LA port includes class 7s in clean trucks rule; bans “dray-offs.”

LOS ANGELES — If truckers operating in and around the port of Los Angeles think they can get around strict emission regulations by transfering loads to lighter trucks, they’d better think again.

They could wind up in jail.

According to a new regulation passed by the L.A. Harbor Commission, motor carriers engaging in so-called "dray-offs" are subject to fines of up to $1,000 and may also be judged to be in default of their concession agreement with the Port of Los Angeles.

Violators are subject to as much as six months imprisonment in the county jail.

The port will also apply the new clean-trucks mandate to class 7 vehicles, which were previously exempted.

It’s all part of a general loophole closing this week that the Harbor Commission undertook to make sure nobody bypasses their emission rules.

Dray-offs involve switching cargo from a Clean-Truck-Program (CTP) compliant truck to a non-compliant truck within the Harbor District or adjacent public streets.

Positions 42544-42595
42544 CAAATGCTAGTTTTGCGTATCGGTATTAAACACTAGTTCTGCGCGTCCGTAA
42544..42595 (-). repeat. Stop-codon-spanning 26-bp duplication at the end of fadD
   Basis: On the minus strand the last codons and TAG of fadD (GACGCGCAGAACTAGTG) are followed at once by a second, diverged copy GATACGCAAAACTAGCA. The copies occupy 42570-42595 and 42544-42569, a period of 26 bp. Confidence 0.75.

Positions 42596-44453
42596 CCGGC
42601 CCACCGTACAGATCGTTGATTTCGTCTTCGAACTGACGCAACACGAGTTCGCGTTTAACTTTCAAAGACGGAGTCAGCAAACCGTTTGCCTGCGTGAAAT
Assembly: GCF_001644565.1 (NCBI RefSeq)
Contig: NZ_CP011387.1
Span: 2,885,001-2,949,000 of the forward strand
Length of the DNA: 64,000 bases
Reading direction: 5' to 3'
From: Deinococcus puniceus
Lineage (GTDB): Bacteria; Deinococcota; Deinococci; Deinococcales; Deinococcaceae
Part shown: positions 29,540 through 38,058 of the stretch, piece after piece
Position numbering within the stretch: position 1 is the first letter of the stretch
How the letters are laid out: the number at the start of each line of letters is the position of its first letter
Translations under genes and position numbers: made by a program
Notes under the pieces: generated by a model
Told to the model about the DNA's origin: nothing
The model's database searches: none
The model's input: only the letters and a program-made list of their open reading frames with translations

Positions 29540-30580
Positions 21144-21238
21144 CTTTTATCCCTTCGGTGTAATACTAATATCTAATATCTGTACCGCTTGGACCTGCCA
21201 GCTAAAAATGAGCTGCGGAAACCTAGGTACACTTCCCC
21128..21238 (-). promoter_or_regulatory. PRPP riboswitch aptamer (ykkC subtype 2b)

The Port’s Clean Truck Program, in effect since Oct. 1, 2008, is modeled after the California Air Resources Board’s (CARB) state Drayage Truck Rule.

Since the start of 2010, Class 7 truck operation at the Port of Los Angeles has increased significantly, with an average truck engine age of 1998.

The increase of class 7 trucks was carriers way of trying to skirt around the requirement to buy newer, cleaner equipment.

Now, Class 7 operators have until July 1, 2011 to either purchase an engine retrofit or new vehicle in order to continue operating at the Port.

"By closing loopholes in the program, the action by the Harbor Commission today strengthens the Clean Truck Program and helps provide for its long-term sustainability," said Port of Los Angeles Executive Director Geraldine Knatz.

The draconian rules are, incidentally, contagious.

CARB is considering similar action to amend its State Drayage Truck Rule to include regulation of Class 7 vehicles and to address the dray-off issue.

CARB is scheduled to vote on similar measures at its two-day meeting starting on Thursday, December 16.

The Clean Trucks Program has been contentious from the start.

The ATA, while it generally supports tougher environmental standards, has been in a long legal battle to overturn the port’s ban on owner-operators.

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